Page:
Mistaken brand identity in entrepreneurship

Increasing brand value and equity supports the enterprise’s long term growth and sustainability.

AS has been the emphasis of this series, branding and promotions are important components of an entrepreneur’s marketing strategy as they play a crucial role in the enterprise’s success and growth. 

Branding establishes a unique identity, which differentiates the enterprise from its competitors while building recognition, trust as well as loyalty from customers.

This calls to mind brands such as ‘Pamper’ as well as ‘Duralwall’, which has such a powerful impact on their Zimbabwean market where people tend to refer to baby diapers and security walls using these names without second thought that these are names of companies and not the product. 

It also creates an emotional connection with the target audience, which cannot be easily taken away or copied.

Increasing brand value and equity supports the enterprise’s long term growth and sustainability.

On the other hand, promotions raise awareness about products, which in turn drives sales and revenue growth.

Promotions encourage engagement and interaction with the customers (a popular example being the OK Grand Challenge, which has become an annual event that brings customers and OK together in an informal setup); by doing so, they help position a brand in the market and maintain competitiveness. 

Combined, branding and promotions reinforce a consistent message and image yielding a strong brand reputation, which is the prerequisite when fostering customer retention as well as maximising the entrepreneur’s return on investment.

Consequently, in the 21st century competitive market, which has popularised the acronym VUCA (volatile, uncertain, complex and ambiguous), a well-crafted branding and promotion strategy is a must for entrepreneurs to stand out, attract customers and achieve their vision.

In order to create a strong, recognisable and memorable brand that resonates with the target audience, attention to detail is very important – detail in the language, spellings and grammar, visuals – colour/ music/ objects/ pictures/ material, cultural or political connotations among other issues.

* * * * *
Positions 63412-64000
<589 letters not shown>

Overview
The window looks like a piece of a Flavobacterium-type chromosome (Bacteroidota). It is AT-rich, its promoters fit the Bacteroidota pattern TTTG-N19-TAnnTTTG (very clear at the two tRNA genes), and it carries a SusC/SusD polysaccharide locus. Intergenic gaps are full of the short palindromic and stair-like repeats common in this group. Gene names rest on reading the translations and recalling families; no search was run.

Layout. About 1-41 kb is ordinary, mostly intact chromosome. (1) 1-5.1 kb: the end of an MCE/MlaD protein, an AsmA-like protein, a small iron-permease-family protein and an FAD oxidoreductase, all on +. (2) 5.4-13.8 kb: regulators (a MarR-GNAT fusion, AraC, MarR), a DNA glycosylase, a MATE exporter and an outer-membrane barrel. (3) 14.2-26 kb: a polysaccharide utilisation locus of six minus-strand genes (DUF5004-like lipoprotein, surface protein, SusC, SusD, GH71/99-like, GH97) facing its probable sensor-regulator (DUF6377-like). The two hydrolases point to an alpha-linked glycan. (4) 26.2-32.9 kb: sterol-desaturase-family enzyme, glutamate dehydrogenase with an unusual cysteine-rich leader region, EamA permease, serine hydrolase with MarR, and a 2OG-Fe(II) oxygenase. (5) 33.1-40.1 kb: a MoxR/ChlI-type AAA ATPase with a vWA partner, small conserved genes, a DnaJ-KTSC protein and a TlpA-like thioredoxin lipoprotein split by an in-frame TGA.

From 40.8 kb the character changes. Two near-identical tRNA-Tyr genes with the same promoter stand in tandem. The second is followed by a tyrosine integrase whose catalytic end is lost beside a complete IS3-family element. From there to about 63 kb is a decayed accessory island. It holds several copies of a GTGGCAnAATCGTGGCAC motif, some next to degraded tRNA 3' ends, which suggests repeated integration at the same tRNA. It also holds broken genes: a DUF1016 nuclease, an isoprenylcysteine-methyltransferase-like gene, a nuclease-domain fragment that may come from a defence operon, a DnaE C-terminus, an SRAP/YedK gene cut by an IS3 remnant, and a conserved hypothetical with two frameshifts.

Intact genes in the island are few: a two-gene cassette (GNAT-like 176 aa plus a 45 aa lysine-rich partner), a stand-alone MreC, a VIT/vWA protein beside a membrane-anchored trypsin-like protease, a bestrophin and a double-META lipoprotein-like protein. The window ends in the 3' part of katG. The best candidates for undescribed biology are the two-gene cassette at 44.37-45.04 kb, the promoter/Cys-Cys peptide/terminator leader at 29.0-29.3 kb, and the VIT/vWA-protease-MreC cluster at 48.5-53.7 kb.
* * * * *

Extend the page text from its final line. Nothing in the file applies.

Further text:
The detail included in the brand or promotion communicates the entrepreneur’s image and message beyond the target market building consistency. 

Consistency nurtures familiarity, which in turn breeds trust as well as loyalty among customers.

Consistency reduces confusion as customers can easily get puzzled by mixed messages; thus helps customers grasp the entrepreneur’s value proposition and unique selling points.

By analysing some established well-known brands, you will find that over the years the brand has maintained a consistent message through certain words/ colour/ image despite changing marketing criteria regularly in response to changes in consumer expectations. 

Attention to brand detail conveys professionalism and credibility of the business, setting it apart through unique visual and tone elements.

Thus when preparing promotional material or any communication whether electronically (such as emails) or hard copy – the business’ uniqueness should be apparent in the detail; here and there you find spelling and grammar mistakes.

For example, one that we came across recently, which read ‘trained staff and personals available’ instead of ‘trained staff and personnel available’.

Such simple spelling mistakes should be avoided before publicly availing the communication.

It might be easy to brush it aside, thinking it will not influence a client’s decision but a customer, who notices such detail will tend to doubt the level of the entrepreneur’s professionalism.